Alejandro Padilla isn’t superstitious and he doesn’t believe the stories that an old sailor doll in a Key West, Florida, museum is haunted. Robert the Doll might look creepy, but that doesn’t mean the doll is cursed. So Al ignores the tour guide’s warning to ask Robert’s permission before taking the doll’s photograph. But it isn’t long after Al’s field trip to the museum that strange things start happening. Al is quick to dismiss the odd occurrences as coincidence and bad luck . . . that is until they become more frequent and more sinister. Is the doll tormenting Al? And if so, what will Al have to do to get him to stop?
Every state has its own spine-tingling stories of ghosts and mysterious hauntings grounded in its regional history. The Haunted States of America series uses real-life ghost lore as jumping-off points to new, chilling tales. An author’s note provides historical origins and fascinating facts, but beware: sometimes real life is stranger than fiction.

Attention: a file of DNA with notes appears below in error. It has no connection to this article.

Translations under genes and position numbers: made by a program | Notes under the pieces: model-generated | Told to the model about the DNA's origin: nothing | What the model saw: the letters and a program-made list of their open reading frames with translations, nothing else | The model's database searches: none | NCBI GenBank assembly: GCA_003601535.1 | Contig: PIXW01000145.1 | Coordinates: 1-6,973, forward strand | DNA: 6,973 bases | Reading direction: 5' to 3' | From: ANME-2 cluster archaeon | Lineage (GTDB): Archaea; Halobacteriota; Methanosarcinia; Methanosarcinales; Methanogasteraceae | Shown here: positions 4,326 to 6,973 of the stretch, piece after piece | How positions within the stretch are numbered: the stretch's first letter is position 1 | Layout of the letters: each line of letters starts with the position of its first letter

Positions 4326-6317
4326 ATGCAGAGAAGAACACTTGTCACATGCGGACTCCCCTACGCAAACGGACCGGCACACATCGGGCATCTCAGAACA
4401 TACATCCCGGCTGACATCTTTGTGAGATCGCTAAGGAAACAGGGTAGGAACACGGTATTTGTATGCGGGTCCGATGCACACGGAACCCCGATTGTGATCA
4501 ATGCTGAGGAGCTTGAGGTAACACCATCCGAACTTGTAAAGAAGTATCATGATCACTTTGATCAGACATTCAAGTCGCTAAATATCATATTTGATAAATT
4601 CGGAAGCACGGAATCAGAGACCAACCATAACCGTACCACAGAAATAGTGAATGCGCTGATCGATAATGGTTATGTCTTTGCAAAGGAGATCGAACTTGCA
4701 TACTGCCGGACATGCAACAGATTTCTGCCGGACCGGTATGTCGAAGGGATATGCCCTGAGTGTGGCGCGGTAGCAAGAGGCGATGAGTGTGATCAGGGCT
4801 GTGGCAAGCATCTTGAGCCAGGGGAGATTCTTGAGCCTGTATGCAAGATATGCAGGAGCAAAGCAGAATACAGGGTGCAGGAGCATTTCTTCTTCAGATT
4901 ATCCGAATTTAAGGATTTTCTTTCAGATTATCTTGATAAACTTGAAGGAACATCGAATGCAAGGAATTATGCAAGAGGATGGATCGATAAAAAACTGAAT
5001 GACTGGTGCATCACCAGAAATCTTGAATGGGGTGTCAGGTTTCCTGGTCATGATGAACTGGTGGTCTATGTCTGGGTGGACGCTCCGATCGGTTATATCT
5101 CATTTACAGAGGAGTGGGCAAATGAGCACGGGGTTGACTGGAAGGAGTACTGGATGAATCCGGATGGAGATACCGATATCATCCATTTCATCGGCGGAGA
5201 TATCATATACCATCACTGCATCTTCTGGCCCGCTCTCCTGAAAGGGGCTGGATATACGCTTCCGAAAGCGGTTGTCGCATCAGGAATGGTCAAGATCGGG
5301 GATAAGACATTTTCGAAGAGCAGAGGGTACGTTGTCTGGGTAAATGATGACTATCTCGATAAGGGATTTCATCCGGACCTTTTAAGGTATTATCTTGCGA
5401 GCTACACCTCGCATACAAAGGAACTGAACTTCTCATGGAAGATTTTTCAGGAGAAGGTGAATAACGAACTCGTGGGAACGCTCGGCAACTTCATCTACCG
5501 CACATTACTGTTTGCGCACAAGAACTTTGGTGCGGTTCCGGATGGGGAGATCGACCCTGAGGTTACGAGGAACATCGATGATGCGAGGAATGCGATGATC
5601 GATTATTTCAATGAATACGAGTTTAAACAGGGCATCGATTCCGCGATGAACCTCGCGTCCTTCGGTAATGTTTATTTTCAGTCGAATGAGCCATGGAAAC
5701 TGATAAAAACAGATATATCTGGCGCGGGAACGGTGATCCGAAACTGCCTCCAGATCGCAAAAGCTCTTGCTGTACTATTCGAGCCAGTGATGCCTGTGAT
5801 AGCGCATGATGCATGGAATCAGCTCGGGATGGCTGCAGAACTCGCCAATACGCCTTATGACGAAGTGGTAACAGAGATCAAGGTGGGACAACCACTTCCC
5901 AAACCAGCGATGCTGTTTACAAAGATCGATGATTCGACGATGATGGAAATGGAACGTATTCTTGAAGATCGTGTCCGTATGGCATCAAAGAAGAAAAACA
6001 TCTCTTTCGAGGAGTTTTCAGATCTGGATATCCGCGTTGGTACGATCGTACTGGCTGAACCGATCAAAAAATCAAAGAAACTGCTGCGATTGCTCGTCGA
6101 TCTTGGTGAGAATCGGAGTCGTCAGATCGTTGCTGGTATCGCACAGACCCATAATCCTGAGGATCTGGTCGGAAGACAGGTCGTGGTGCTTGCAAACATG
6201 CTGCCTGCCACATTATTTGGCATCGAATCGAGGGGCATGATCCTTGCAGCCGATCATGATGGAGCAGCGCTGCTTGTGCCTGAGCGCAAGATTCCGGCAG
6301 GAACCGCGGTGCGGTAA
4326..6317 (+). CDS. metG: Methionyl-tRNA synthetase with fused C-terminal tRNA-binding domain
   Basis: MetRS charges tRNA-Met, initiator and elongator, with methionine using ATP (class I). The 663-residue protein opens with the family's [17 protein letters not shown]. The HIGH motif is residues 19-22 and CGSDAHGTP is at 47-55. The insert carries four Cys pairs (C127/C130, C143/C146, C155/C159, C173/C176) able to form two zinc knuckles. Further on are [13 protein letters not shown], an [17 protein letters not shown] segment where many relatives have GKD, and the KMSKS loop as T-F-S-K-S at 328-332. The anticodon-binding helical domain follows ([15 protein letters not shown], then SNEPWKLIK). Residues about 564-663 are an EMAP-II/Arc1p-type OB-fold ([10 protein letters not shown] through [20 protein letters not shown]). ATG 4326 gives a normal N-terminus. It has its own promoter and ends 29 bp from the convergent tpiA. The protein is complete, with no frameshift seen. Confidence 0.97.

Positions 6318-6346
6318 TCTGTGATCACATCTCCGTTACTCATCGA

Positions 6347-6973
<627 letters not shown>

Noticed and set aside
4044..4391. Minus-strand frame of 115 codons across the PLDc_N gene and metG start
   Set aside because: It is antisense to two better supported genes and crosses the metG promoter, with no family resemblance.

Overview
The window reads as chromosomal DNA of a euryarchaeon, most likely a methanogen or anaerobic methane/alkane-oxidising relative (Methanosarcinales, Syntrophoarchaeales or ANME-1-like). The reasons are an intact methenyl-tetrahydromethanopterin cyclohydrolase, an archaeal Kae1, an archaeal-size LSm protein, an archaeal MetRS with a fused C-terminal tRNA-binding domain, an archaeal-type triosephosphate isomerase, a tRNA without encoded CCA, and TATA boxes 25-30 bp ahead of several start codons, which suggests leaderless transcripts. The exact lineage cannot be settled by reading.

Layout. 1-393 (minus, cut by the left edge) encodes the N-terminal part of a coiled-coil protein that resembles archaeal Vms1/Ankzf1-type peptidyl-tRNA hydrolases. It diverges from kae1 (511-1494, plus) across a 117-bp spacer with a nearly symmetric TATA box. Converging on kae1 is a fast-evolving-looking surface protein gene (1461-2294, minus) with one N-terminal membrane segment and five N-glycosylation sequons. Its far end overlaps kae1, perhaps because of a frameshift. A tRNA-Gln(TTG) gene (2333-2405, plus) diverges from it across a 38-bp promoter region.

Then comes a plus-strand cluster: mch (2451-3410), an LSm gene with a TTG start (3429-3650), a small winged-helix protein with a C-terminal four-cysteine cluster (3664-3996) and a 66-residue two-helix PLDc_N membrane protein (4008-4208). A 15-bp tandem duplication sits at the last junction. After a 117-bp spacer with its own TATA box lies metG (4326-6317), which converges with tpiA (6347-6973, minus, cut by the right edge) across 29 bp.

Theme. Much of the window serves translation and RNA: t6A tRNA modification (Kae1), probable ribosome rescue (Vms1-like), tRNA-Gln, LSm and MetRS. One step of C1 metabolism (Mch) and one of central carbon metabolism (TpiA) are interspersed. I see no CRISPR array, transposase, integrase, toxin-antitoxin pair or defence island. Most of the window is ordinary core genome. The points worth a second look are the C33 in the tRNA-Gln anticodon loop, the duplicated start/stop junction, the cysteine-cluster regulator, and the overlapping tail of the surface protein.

I don’t normally read middle grade fiction, but when a book is marketed as both middle grade and horror, I give it a read. I’m happy to say that Curse of the Dead-Eyed Doll is a great example of both genres.
Now you might be thinking “How scary can middle grade horror be?” and from an adult perspective, you’re quite right! To an adult, middle grade horror isn’t going to be scary. But to a child in the middle grade reading level, it could be quite scary.
I actually found the book to be quite creepy. Were the things in it believable? Probably not. At least not if you’re someone who watches a lot of shows like A Haunting, Haunted Hospitals, or Paranormal 911. But not everything needs to be realistic to be scary. If it did, we wouldn’t have horror films, now would we?
I found the story to be well-written for the age group it is intended for. There aren’t big words middle grade readers won’t understand. The book also isn’t scary enough to cause nightmares unless your child is particularly sensitive.
The only issue I had was Al’s dad just isn’t a believable parental figure. He just doesn’t strike me as a real parent. Some of the things he does just don’t add up. You’ll see what I mean if you read the book before letting your child read it.
I think this is a great introduction to the world of horror for middle grade readers. It isn’t so scary as to cause a nightmare but it isn’t bland either. It’s a perfect mix of middle grade and horror.
I received a copy of this book free from NetGalley in exchange for my honest review. All opinions are 100% my own.